Roasted Salmon and Winter Vegetables … Lovely with a Pinot Noir

Pairing: Roasted Salmon and Winter Vegetables Paired with a 2012 Greywacke Pinot Noir from New Zealand

Food:  Simple, seasonal and low in calories … what could be better? Oh, yeah … it’s delicious, too. For this dish, fry up a little bacon then remove and chop. Toss some cubed carrots, brussels sprouts, cauliflower, and cherry tomatoes in the hot bacon fat. Place vegetables in a roasting pan and roast in a 450F oven for ten minutes. Make some room in the pan for the salmon filets, and reduce temp to 400F for 5-10 minutes until done. Plate up and sprinkle generously with chopped bacon and grated Parmesan cheese. To see more details and nutritional values of this meal, go to A great site.

Salmon Roasted with VegetablesJPG


Wine:  Marlborough, located in the northeastern part of the South Island of New Zealand, is by far the country’s largest wine producer. The region is best known for its Sauvignon Blanc which is the grape that put New Zealand on the wine map. Indeed New Zealand has become famous for making among the best SB in the world. But, the country’s Pinot Noir (most notably Marlborough and Central Otago) is rapidly earning a gold star reputation competing favorably with some of the world’s finest wines. Kevin Judd, founder of the Greywacke winery, earned his stripes with his wonderful Sauvignon Blanc, and now is rightfully gaining a loyal following for his Pinot Noir. For those interested, Greywacke is the geological name of the rock type of the river stones that are in abundance in the soils of the vineyards.


Greywacke Pinot Noir

Tasting Notes:  Lovely garnet color. The nose evokes earth and leather, but most apparent is the aroma of hedgerow jam heating on the stove. Wonderful wild cherry and vibrant, sweet tannins are most present on the palate. The sweet char on the roasted vegetables bring out the full flavor profile of the wine. The crumbled bacon and grated cheese on the salmon do their magic to complement the wine. A great pairing.

Other Wines That Pair Well with Roasted Salmon:  Chardonnay (California), Savenniéres (Loire Valley), Pinot Grig (Oregon), Chenin Blanc (South Africa)

Other Food That Pairs Well with Pinot Noir:  Beet and Goat Cheese Salad, Roast Duck, Mushrooms, Grilled Tuna, Rabbit   … and many, MANY other foods

View the Stunning Marlborough NZ Region:  marlborough new zealand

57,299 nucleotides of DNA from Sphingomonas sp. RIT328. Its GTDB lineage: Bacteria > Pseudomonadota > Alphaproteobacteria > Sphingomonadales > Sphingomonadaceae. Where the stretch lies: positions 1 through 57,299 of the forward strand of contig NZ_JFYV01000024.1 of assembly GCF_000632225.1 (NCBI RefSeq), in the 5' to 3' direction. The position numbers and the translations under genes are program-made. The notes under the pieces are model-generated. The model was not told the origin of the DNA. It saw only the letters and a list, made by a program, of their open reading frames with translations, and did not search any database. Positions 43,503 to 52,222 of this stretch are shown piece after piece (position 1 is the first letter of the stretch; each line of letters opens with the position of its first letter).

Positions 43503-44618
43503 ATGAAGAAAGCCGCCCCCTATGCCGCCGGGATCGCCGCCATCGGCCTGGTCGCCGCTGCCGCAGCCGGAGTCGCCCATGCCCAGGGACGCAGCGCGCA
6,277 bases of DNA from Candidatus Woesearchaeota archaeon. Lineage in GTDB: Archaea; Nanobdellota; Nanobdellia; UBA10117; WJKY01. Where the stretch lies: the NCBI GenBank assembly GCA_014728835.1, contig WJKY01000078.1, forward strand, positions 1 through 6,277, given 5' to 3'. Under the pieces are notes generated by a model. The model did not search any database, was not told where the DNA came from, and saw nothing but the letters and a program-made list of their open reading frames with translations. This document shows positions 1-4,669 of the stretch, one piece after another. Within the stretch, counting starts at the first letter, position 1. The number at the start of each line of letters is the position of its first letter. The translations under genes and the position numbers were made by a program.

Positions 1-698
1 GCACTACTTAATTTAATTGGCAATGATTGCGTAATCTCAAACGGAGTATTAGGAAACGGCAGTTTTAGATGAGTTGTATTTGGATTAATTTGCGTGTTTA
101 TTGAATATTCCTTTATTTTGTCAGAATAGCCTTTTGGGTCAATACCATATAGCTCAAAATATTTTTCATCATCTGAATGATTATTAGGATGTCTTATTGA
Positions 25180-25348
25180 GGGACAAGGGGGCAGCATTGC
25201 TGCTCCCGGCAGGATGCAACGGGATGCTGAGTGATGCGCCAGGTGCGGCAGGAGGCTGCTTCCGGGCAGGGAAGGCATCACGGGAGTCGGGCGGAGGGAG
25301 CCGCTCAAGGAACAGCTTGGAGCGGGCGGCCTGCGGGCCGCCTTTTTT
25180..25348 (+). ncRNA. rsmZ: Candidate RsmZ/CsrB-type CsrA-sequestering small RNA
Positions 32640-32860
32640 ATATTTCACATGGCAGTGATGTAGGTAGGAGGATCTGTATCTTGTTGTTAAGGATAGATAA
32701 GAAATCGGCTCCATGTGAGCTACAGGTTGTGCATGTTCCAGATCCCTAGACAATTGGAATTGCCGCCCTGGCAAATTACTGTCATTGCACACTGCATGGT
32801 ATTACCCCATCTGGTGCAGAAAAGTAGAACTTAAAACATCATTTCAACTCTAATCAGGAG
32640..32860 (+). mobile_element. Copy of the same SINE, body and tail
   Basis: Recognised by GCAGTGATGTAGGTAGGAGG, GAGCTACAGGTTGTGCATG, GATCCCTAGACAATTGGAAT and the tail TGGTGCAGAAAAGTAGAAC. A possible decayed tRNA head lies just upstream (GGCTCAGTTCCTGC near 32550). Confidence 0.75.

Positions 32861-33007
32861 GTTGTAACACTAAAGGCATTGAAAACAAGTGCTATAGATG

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Valentine’s Day Dinner … Tournedos Rossini … Elegant, Romantic, & Delicious

Pairing: Tournedos Rossini Paired with a 2012 Robert Oatley Finisterre Mornington Peninsula Pinot Noir

Food: Filet Mignon is synonymous with elegance and romance. And Tournedos Rossini is … well … a breathtaking presentation of this prime cut of beef. And it’s ridiculously simple to make once you’ve got the ingredients. But first, some brief historical notes … the dish is indeed named for the acclaimed 19th Century composer, Gioachino Rossini, who is most often credited with the creation of the dish. Given his famed love of good food, that claim is certainly believable.

Our recipe is based on the notes outlined in the cooking tome (i.e., doorstop), Larousse Gastronomique, originally published in 1938, and encyclopedic in its scope of culinary knowledge. To serve two (you and your sweetheart), sauté two 1.5 to 2 inch fillets of beef in some butter about 4-5 minutes per side for medium rare meat. Remove from the pan and keep warm in a 200° F oven. Lightly sauté in butter two slices of baguette, two thin slices of foie gras, and a handful of fancy mushrooms. Remove the bread, foie gras and mushrooms and keep warm while you deglaze the pan with Madeira wine. The original recipe calls for foie gras and sliced truffles. What? You don’t keep these staples on hand in your pantry? (Sigh) … OK … we substitute chicken liver pâté for the foie gras and morels or porcini mushrooms for the truffles. Both mushrooms are available in dried form in most supermarkets these days. When using chicken liver pâté instead of foie gras, just gently heat up the slices without melting them. Assemble the tournedos by placing each fillet on top of a toasted piece of baguette. Put the pâté atop each filet, then cover with the mushrooms and reduced deglazing liquid. This is an extraordinary meal to serve that special someone. Or, plan on making it together. Sure beats dining out!

Tournados Rossini

Wine:  Finisterre comes from the latin word meaning “end of the earth.” In Roman times, Cape Finisterre on the far western coast of Spain was considered the farthest point west of the known world, hence the “end of the earth.” But, we’re talking Australia here, mate. And that can be argued is the “end of the earth”, at least to us blokes here in northeastern U.S. Mornington Peninsula is a cool, maritime wine growing region just south of Melbourne on the southern coast of the land down under. The cool climate here is particularly well suited to making excellent Pinot Noir and Chardonnay. Not as well known as those wines of Western Australia, but well worth seeking out.